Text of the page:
La Femme Mange Coq Au Vin at Auberge Bressane

Back in the day when we had just begun dating, P, already a Francophile then, brought me to my first French restaurant, Bistrot Margot, in Chicago. There, we celebrated my 20th birthday over French onion soup, coq au vin and creme brulée. That evening, I felt so worldly and sophisticated seated amongst much older diners, supping on those oh-so-French dishes. For many years ensuing our dinner at Bistrot Margot, we considered the three dishes we had ordered the gold standards of French bourgeois cooking and P would unfailingly order those dishes whenever he could find them, variety be damned.

Ever since we’ve moved to Paris, we’ve found plenty of good and not-so-great takes on onion soup and creme brulée, but appearances of coq au vin on menus had been few and far between.  When cousin bean visited last week with the specific request for the wine braised rooster, I had to call multiple places, all restaurants specializing in Burgundian cuisine before finding a place that was 1) open on the weekends, 2) not already full, 3) and had solid food reviews. That place was Auberge Bressane.

Old-fashioned Napkin

Auberge Bressane, translated literally means a country inn in or operated by people of Bresse, a French region put on the culinary map by its famous chicken. Poulet de Bresse is the only varietal to be awarded an AOC status and is thus proudly emblazoned on the restaurant’s signs and cloth napkins. In keeping with the country inn theme, the dining room is also decorated in an old-fashioned and rustic way, and its a place you can imagine drinking a tankard of beer (or a bottle of Burgundian red) before packing in the rich food before you.


We started with a classic Burgundian appetizer, a dozen escargots bubbling away in shallot and garlic butter. The snails themselves are plump and not too grassy in taste, but the sauce was absolutely yummy, super fragrant with shallots and garlics cooked so thoroughly that the aggressive flavors of the bulbs gave way to a soothing sweetness.

Coq au Vin

Naturally, cousin bean ordered the coq au vin. She was not disappointed by Auberge Bressane’s rendition, the meat tinted duck purple and completed infused with the deep flavors of red wine, the sweetness of pearl onions and the saltiness of bacon bits. Not to forget the sliced mushrooms that becomes hundred times tastier after they’ve soaked up the excess sauce. Auberge Bressane actually uses the tough rooster instead of fatter, younger chickens, ideal for this dish that subjects the chicken to long hours of cooking.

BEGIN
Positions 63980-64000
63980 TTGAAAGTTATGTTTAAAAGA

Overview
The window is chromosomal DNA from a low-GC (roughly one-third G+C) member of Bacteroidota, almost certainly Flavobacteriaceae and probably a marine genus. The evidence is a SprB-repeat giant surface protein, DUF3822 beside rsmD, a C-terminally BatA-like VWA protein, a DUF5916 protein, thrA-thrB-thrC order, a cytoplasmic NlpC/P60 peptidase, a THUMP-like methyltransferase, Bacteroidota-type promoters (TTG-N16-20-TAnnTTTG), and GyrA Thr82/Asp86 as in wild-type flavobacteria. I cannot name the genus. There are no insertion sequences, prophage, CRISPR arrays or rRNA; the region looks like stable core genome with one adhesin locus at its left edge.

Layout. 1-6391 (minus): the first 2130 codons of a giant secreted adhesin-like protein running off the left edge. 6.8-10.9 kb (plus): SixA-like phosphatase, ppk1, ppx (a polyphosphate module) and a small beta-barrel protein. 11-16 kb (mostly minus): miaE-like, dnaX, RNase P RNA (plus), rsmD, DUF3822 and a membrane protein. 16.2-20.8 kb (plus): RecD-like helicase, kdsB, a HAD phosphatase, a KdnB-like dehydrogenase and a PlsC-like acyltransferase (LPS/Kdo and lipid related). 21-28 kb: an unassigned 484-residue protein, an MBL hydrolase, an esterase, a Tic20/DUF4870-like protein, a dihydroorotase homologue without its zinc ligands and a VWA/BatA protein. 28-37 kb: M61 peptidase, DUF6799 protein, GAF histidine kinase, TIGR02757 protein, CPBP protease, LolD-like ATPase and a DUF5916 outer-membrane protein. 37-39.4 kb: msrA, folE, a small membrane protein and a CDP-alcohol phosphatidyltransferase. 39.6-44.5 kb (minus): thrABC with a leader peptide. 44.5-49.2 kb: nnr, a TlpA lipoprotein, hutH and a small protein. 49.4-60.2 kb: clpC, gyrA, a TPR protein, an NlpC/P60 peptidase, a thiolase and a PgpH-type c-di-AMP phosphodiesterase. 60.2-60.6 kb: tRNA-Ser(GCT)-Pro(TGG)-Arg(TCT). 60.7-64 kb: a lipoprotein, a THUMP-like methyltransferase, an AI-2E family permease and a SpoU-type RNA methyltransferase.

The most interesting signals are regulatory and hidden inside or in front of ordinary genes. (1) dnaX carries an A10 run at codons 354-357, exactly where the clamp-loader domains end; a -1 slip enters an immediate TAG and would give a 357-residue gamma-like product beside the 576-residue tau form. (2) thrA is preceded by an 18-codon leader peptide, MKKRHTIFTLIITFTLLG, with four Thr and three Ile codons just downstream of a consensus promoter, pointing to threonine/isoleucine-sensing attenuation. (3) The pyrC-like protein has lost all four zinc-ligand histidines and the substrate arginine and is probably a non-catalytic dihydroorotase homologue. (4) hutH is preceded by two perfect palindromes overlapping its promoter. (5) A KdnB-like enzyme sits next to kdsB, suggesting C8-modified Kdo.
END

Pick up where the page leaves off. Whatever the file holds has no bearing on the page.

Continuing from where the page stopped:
Sanglier (wild boar)

P decided to skip coq au vin for once, opting for the game menu instead. Still, his jugged wild boar, also braised in a rich, deep brown wine sauce had shades of coq au vin in it. The sauce while similar to the coq au vin’s was spicier, and the addition of sweet chestnuts and juniper berries further imparted a feeling of autumn. Oddly, thanks to the acidic flavor profile of the berries, the dish also tasted uncannily like Chinese pork trotters with ginger and vinegar, the must-eat dish for all new mums.

Their famous poulet Bresse

The restaurant’s namesake was of course on the menu too, immersed in a morille cream sauce. The chicken was very firm and meaty, a tad bland compared to the other savory dishes. The creamy sauce, packed with the earthiness of mushrooms was delicious with the chicken and the fries that came with the dish, but to fully appreciate the unctuous feel of cream on my tongue, I had to filch some noodles from P’s dish.

Souffles, savory or sweet

Auberge Bressane has a good selection of souffles, both savory and sweet, on the menu. Cousin C’s crab souffle, though a tad too salty, was packed with crab flavor both from the shredded meat in the souffle and the decadent sauce served on the side. Her side salad, curiously tasting of curry, was also much appreciated by the rest of us, who for vegetables had only mushrooms, berries and fried potatos in our dishes. We could not resist ordering another souffle for dessert, and were quite happy with the salted caramel souffle, looking nice and tall, before collapsing into airy fluffiness as we dug into it. The souffle was already flavored with some caramel, and came with another jug of liquid caramel to add as required.

Omelette à la Norvegienne

The omelette à la Norvegienne, aka Baked Alaska on fire was a simply majestic sight, an imposing cube of meringue encased ice-cream and cake ablaze with Grand Marnier. While the ice cream and the biscuit swathed in meringue was quite satisfying, the fun factor definitely had the taste factor beat, a constant contrast between hot and cold, hard and soft, in a haze on lingering alcohol no less!

Good food, a very convivial atmosphere with servers who are eager to please and fantastic company. If you are looking for coq au vin in the city, this is the ticket!

Auberge Bressane: 16 Avenue de la Motte-Picquet, 75007

This entry was posted in 7th arrondisement, Cuisine, Eat out, dine in, eating out, Location, Paris, Traditional French and tagged , , . Bookmark the permalink.

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